There is one particularly troubling addition to this “minimum” requirement for informed consent. The practitioner must make “available for review” the CDC’s Epidemiology and Prevention of Vaccine-Preventable Diseases: Vaccine Excipient and Media Summary. Epidemiology and Prevention of Vaccine-Preventable Diseases (known as the “pink book”) is a 512-page reference work on all things vaccine for health care practitioners. The “Vaccine Excipient and Media Summary” is one subpart of an appendix to the “pink book.” It is a chart of the ingredients in each vaccine. Not an explanation of why they are necessary, not a risk-benefit determination, not an indication of how much of each is actually in the vaccine. Just those scary-sounding chemical names, like “aluminum hydroxide” and “formaldehyde,” one after another.

It’s not hard to see where this is going. Taking vaccine ingredients out of context and misrepresenting them as harmful is a favorite tactic of the anti-vaccination crowd. So is overemphasizing risk.

Misinformed consent bills have also been filed in Texas and Oregon. In Texas (where one of the sponsors is a veterinarian, who should know better), in addition to providing risks and benefits and a copy of the VIS, the practitioner must tell parents about procedures available under the National Vaccine Injury Act to seek:

possible recovery for unreimbursed expenses for certain injuries arising out of the administration of certain vaccines.

Practitioners must also provide a copy of the Vaccine Excipient and Media Summary to parents. Oregon Senate Bill 579 goes even further. The entire 512-page “pink book” must be made available for review, as well as notice of how to file a petition for a claim under the National Vaccine Injury Act. Anything to overwhelm parents with information most of them are not competent to interpret and to undermine confidence in vaccination by emphasizing the possibility of adverse reactions, however remote.

Finally, some physicians have decided not to see unvaccinated patients, a decision that recently received some support from the American Academy of Pediatrics. Texas House Bill 1070 would take away their right to make that decision, no matter what the circumstances, by prohibiting health care practitioners from refusing to provide services to a patient if he or she is unvaccinated for a particular disease. Penalties include withholding payments from public health insurance programs.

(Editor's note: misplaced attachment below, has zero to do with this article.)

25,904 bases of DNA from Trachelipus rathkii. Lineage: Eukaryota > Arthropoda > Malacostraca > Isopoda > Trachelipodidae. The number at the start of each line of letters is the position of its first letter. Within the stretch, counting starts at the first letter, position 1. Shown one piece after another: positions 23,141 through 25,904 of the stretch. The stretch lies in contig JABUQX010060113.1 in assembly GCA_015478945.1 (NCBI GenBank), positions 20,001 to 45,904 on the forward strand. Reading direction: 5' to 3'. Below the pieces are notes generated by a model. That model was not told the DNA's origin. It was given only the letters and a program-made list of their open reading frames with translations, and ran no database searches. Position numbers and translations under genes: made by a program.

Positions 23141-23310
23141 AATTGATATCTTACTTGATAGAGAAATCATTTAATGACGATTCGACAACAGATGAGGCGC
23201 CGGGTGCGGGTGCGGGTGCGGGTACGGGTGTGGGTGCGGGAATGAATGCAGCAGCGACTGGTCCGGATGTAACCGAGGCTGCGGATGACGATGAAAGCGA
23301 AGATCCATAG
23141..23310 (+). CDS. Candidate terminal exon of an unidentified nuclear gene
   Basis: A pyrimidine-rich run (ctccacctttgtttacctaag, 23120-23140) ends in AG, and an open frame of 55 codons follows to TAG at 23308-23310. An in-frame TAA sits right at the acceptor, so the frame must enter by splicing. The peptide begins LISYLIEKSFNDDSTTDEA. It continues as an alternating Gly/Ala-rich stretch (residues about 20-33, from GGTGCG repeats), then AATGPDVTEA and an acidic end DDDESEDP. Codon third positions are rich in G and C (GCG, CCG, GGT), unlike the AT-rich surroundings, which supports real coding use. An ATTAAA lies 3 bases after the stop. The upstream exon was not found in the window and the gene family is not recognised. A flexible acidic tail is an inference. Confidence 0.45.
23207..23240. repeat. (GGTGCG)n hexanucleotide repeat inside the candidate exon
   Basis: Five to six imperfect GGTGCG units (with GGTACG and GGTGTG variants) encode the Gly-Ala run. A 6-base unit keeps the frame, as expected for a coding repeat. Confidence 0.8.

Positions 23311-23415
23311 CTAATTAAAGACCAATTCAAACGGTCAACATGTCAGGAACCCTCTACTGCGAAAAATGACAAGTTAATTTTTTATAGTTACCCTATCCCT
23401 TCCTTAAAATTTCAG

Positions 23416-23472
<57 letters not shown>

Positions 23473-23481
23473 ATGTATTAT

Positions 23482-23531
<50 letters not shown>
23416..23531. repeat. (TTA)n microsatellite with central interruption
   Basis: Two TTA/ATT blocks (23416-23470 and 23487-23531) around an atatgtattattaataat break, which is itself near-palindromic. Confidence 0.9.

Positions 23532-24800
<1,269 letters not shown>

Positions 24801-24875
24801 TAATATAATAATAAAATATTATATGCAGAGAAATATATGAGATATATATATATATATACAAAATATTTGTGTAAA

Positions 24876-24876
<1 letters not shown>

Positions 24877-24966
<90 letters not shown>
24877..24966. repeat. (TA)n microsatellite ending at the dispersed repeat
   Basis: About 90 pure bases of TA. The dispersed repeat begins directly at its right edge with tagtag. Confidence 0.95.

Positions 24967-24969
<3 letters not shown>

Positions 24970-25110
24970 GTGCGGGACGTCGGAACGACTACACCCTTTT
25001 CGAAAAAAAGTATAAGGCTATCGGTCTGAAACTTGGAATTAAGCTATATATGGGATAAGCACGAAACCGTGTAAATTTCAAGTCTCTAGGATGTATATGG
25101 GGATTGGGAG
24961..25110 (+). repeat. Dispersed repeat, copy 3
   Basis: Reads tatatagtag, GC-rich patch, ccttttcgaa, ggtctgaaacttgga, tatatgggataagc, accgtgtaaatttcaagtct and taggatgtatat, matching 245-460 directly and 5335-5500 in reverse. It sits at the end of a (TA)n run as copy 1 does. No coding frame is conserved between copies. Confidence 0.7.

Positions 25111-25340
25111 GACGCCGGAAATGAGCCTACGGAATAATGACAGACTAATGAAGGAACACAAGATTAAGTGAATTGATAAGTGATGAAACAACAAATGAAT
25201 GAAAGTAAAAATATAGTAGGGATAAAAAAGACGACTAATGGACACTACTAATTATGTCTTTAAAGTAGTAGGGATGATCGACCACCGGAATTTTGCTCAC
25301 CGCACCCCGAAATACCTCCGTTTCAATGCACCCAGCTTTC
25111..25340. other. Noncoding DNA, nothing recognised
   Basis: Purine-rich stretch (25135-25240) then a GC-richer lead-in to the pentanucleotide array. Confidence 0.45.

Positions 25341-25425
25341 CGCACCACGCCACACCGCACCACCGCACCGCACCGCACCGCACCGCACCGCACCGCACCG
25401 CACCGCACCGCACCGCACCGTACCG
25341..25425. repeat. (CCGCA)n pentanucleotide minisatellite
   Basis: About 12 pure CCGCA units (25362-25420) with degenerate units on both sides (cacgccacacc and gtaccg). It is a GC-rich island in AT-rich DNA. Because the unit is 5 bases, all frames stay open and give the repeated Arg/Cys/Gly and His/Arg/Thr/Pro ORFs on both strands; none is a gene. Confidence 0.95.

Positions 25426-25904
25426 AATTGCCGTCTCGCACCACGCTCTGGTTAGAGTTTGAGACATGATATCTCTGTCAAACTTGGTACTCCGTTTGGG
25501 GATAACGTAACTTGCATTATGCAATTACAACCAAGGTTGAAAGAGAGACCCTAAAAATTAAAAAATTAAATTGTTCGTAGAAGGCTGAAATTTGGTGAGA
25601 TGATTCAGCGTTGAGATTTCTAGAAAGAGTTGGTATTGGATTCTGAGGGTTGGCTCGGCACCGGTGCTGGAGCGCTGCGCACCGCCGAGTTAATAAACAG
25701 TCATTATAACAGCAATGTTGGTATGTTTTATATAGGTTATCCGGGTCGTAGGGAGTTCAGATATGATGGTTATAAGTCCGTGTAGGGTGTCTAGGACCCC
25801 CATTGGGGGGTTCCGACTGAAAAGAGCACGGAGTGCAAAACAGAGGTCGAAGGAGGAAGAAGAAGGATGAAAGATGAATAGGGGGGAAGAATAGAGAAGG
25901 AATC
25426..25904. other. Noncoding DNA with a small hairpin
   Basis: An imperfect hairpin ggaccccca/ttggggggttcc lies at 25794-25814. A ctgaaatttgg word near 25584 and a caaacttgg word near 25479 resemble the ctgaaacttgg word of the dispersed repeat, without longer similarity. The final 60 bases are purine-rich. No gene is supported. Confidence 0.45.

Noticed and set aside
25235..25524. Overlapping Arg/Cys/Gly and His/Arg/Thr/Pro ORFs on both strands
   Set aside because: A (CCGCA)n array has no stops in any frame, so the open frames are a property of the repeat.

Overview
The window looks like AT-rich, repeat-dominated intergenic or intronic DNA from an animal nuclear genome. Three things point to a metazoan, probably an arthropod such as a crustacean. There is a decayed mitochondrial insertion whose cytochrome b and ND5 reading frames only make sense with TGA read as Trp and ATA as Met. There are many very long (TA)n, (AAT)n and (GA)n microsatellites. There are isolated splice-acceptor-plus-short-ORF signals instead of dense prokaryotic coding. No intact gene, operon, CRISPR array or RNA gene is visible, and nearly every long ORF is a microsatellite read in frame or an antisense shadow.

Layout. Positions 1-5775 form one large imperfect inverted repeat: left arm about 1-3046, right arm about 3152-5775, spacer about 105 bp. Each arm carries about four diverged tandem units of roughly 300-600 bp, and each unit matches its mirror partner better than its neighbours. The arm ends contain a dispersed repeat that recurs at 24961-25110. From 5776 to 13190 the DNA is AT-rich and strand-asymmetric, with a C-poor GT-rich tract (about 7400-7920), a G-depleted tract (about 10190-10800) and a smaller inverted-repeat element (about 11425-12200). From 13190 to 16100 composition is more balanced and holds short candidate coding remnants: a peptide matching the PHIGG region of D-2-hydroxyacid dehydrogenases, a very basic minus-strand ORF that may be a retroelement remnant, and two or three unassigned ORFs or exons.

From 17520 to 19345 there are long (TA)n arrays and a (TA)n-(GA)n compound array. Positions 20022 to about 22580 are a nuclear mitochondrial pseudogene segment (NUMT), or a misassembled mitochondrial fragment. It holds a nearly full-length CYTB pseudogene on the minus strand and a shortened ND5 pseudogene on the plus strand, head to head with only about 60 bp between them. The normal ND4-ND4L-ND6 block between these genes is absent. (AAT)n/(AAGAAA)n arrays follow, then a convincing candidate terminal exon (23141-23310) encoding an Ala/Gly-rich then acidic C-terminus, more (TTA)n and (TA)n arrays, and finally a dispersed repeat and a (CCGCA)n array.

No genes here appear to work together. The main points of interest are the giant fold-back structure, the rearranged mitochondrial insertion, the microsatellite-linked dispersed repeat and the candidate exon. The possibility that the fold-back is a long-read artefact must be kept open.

Well-funded anti-vaxx lobbyists

The anti-vaccination lobby is up and running, opposing any bill that eliminates exemptions, makes them harder to get or adds new vaccination requirements. They even oppose collecting more vaccination statistics, a position that belies their claims they are concerned only about vaccine safety.

I first learned about some of these bills in an email from the Alliance for Natural Health, an organization supported by the dietary supplement industry and physicians who eschew evidence-based medicine.

From there, I went to the National Vaccine (Mis)Information Center’sAdvocacy Portal,” an obviously well-funded effort that lists several dozen bills and facilitates lobbying by the NVIC’s flying monkeys. In fact, as far as I know, this is the only comprehensive list of vaccination bills publicly available anywhere, a sad commentary on the lack of resources for the science-minded. If we were really in the pocket of Big Pharma, it should have bought us a nice “advocacy portal” like the NVIC’s, where we could take the opposite position on these bills and have a fancy internet-based system for lobbying. Sadly, that’s not the case. Until we have resources to match groups like the NVIC and Alliance for Natural Health, please use your own resources to contact state legislators to let them know what you think about these bills.



  • Jann J. Bellamy is a Florida attorney and lives in Tallahassee. She is one of the founders and Board members of the Society for Science-Based Medicine (SfSBM) dedicated to providing accurate information about CAM and advocating for state and federal laws that incorporate a science-based standard for all health care practitioners. She tracks state and federal bills that would allow pseudoscience in health care for the SfSBM website.  Her posts are archived here.    

Posted by Jann Bellamy

Jann J. Bellamy is a Florida attorney and lives in Tallahassee. She is one of the founders and Board members of the Society for Science-Based Medicine (SfSBM) dedicated to providing accurate information about CAM and advocating for state and federal laws that incorporate a science-based standard for all health care practitioners. She tracks state and federal bills that would allow pseudoscience in health care for the SfSBM website.  Her posts are archived here.